After this week’s diplomatic reception, you probably saw lots of press noting that the Duchess of Cambridge wore the Cambridge Lover’s Knot Tiara at the event. Except … she didn’t! The Cambridge Lover’s Knot Tiara is a totally separate piece from the sparkler that Kate wore on Thursday. Gather ’round, magpies, and let me tell you the story of the real Cambridge Lover’s Knot Tiara.
The year is 1818, and the unmarried sons of King George III of the United Kingdom are scrambling to find royal wives and produce royal heirs. George’s seventh son, the Duke of Cambridge, chooses a German bride: Princess Augusta of Hesse-Kassel. Among her wedding gifts is a diamond and pearl tiara with lover’s knot motifs. The tiara was reportedly a present from Augusta’s family. Above, the Duchess of Cambridge wears the tiara in an illustration published in La Belle Assemblée, a British women’s magazine, in 1830.
Although Princess Augusta, Duchess of Cambridge had other tiaras, she wore the Cambridge Lover’s Knot Tiara for some of the most important royal events of her lifetime, including the 1838 coronation of her niece, Queen Victoria. After her death, the tiara was inherited by her elder daughter, Princess Augusta, who married Hereditary Grand Duke Friedrich Wilhelm of Mecklenburg-Strelitz.
The second Princess Augusta, pictured above, was the Grand Duchess of Mecklenburg-Strelitz from 1860 until her husband’s death in 1904. She wore the tiara in a series of portraits taken in 1902 during the coronation celebrations for her cousin, King Edward VII of the United Kingdom. Augusta passed away in 1916, and she bequeathed the tiara to her granddaughter, Duchess Jutta of Mecklenburg-Strelitz, who had married Crown Prince Danilo of Montenegro in 1899.
To my knowledge, Jutta was never photographed in the Cambridge Lover’s Knot Tiara. The piece definitely caught the eye of one of her cousins, however. Mary of Teck, who became Queen of the United Kingdom in 1910, admired the tiara greatly. In 1913, she had her own copy of the piece made. That copy is the Lover’s Knot Tiara that has been worn by numerous British royal women, including Queen Mary, Queen Elizabeth II, Princess Diana, and the Princess of Wales. (You can read more about Queen Mary’s Lover’s Knot Tiara over here.) The two tiaras are often confused, but they are separate pieces of jewelry owned by different families.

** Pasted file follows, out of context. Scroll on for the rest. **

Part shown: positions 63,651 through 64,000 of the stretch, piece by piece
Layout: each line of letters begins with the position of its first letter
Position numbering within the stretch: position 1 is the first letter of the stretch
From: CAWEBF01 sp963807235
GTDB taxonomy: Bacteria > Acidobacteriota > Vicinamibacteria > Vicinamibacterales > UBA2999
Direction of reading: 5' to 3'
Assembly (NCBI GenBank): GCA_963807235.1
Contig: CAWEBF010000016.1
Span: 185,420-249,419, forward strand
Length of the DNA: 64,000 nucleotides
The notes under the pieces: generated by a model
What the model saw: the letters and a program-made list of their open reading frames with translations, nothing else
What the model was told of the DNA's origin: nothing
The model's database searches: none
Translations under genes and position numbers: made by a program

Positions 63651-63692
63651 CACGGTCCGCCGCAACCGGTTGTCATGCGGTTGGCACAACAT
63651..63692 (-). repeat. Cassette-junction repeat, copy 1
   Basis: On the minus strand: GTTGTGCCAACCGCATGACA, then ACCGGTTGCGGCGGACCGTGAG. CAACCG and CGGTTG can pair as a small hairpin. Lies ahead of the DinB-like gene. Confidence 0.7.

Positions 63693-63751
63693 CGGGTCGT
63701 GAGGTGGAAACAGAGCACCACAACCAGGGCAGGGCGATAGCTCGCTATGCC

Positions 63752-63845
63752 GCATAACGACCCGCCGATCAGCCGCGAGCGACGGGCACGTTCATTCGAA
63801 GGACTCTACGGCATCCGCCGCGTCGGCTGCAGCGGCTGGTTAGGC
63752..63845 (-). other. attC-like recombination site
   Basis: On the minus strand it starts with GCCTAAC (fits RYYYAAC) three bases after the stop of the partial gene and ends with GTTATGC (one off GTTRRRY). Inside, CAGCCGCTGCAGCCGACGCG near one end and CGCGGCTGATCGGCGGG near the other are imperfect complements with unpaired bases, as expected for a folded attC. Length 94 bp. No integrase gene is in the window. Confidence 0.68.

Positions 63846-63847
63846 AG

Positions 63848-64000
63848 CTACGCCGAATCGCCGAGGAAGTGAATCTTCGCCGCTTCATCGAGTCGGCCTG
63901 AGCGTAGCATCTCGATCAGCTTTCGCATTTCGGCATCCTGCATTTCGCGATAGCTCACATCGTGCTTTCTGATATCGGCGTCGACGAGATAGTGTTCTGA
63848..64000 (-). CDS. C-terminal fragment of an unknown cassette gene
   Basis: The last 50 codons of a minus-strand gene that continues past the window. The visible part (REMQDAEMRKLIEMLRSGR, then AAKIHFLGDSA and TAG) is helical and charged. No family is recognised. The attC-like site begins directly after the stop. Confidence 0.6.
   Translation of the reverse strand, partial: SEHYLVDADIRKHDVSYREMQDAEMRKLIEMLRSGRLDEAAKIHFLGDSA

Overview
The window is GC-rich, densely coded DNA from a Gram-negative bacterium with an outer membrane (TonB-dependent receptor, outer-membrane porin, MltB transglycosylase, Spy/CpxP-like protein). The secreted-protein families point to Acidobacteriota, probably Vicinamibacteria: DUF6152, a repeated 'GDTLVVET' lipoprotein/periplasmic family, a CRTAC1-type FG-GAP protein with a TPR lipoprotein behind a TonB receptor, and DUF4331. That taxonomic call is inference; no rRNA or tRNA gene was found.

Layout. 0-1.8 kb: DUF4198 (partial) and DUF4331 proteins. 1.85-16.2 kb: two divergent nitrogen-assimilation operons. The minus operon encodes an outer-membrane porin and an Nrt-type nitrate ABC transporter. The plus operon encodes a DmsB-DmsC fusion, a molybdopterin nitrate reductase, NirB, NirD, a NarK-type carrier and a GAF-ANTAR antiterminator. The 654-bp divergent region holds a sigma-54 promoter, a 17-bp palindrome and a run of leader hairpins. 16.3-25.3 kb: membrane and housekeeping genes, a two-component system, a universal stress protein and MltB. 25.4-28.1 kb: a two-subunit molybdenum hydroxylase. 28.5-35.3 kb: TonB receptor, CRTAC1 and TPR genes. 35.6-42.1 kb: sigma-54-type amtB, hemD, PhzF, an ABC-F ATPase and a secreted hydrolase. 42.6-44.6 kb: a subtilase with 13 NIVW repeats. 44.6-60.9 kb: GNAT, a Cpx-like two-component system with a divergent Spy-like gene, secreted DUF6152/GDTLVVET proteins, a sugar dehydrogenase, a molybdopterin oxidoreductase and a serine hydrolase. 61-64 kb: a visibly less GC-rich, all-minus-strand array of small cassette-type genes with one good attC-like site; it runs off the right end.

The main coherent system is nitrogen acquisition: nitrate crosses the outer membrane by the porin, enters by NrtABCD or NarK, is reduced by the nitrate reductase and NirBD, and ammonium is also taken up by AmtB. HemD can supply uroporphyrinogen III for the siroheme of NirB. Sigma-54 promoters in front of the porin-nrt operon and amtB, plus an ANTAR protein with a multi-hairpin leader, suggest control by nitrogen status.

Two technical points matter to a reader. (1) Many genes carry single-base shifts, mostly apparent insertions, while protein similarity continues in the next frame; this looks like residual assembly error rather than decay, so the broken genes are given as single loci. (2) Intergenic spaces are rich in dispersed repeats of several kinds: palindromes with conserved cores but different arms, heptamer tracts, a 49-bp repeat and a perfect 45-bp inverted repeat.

Montenegro’s monarchy was officially abolished in 1918, when the country was merged with Serbia to form Yugoslavia. Jutta spent the rest of her life in exile. Precisely what she did with her Lover’s Knot Tiara is unclear. She had no children to inherit the piece, and some think she may have privately sold it during her lifetime. She died in 1946, and the tiara popped up next in public in May 1981, when it was sold at Christie’s in Geneva.
At that 1981 auction, the tiara was purchased by a pair of German aristocrats: Georg and Marie Gabrielle von Waldburg zu Zeil. Although Georg died last year, the family still owns the Cambridge Lover’s Knot Tiara today, and it is now worn by their daughter-in-law, Mathilde. The tiara was also recently featured on the cover of Vincent Meylan’s fabulous book about the Christie’s archives. (You can read my review of the book here!)